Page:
A hedgehog found in a Sheffield student halls with its spines cut off is now ‘eating for England’ at a South Yorkshire animal sanctuary.
The hedgehog was discovered at a University of Sheffield accommodation block by a maintenance man in the early hours of Saturday.
It was taken to the Cawthorne Hedgehog Rescue And Care Centre in Barnsley, run by Allan Broadhead and his wife Anita.
The terrified hedgehog, named Frank by its carers, spent the first couple of days curled up into a protective ball. But Allan was delighted to report that Frank’s nose had finally emerged, and he was showing an interest in food.
“We could do with a hedgehog nosebag, because he’s eating for England,” said Allan.
“Yesterday he came out of his ball. It was the first time we had seen his face. He’s a bit more relaxed but he’s still terrified.”
The Broadheads said they had never seen a hedgehog in such a ‘state of neglect and deliberate harm’. All of the animal’s spines appear to have been cut off with scissors.
Thankfully none of Frank’s bones are broken, and although he is also suffering from a fungal skin infection, he is now eating and drinking properly. Allan said he was hopeful Frank would make a full recovery and his spines would regrow.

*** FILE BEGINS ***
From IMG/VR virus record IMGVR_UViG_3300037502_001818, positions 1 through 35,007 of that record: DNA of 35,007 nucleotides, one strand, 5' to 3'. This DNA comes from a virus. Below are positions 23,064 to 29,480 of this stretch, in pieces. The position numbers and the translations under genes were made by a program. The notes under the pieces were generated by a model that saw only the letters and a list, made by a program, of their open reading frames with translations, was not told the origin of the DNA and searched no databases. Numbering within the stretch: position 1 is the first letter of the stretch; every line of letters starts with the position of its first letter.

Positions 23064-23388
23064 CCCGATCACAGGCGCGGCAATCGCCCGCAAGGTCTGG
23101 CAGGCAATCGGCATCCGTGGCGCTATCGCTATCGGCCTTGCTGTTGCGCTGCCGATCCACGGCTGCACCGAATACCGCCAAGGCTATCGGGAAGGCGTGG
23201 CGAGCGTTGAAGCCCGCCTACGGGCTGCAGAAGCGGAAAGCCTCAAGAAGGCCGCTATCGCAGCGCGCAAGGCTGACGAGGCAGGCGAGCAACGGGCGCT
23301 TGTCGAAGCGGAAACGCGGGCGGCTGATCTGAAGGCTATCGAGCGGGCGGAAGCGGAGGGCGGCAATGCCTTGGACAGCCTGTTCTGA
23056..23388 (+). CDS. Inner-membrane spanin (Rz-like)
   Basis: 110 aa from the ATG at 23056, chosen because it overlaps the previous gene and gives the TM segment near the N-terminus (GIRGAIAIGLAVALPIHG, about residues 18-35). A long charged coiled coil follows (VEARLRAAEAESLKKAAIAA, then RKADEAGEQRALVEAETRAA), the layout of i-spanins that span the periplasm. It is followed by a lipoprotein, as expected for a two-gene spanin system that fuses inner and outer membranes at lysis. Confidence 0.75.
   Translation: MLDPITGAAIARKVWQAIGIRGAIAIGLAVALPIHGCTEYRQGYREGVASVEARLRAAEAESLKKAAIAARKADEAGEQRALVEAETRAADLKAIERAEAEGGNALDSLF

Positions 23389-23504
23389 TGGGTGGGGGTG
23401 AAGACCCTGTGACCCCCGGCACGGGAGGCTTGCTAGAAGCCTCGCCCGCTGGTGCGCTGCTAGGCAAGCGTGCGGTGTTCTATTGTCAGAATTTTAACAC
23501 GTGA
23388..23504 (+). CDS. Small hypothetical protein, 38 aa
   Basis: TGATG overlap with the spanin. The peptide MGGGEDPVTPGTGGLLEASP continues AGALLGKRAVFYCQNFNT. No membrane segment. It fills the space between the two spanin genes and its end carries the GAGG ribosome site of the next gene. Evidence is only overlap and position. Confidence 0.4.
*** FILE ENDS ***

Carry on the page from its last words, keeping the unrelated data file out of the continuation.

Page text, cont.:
“Hedgehogs do have a horrible way of just turning off and dying,” he said. “It’s common, especially when they have been so traumatised. But I think he’s going to be all right.”
The University of Sheffield said it was trying to find out why the hedgehog was in its accommodation.
The incident has been reported to the RSPCA. A spokesman said: “The RSPCA was called about a hedgehog found near to Sheffield University, and understands that the animal is being cared for a local wildlife organisation.
“We are told the hedgehog has damaged spines, and that a vet has confirmed that this hedgehog is suffering with ringworm - a disease that can sometimes cause hedgehogs’ spines to fall out. However, we cannot rule out a deliberate act of cruelty, so anybody with any information can call us on our inspectors’ appeal line in confidence on 0300 123 8018.”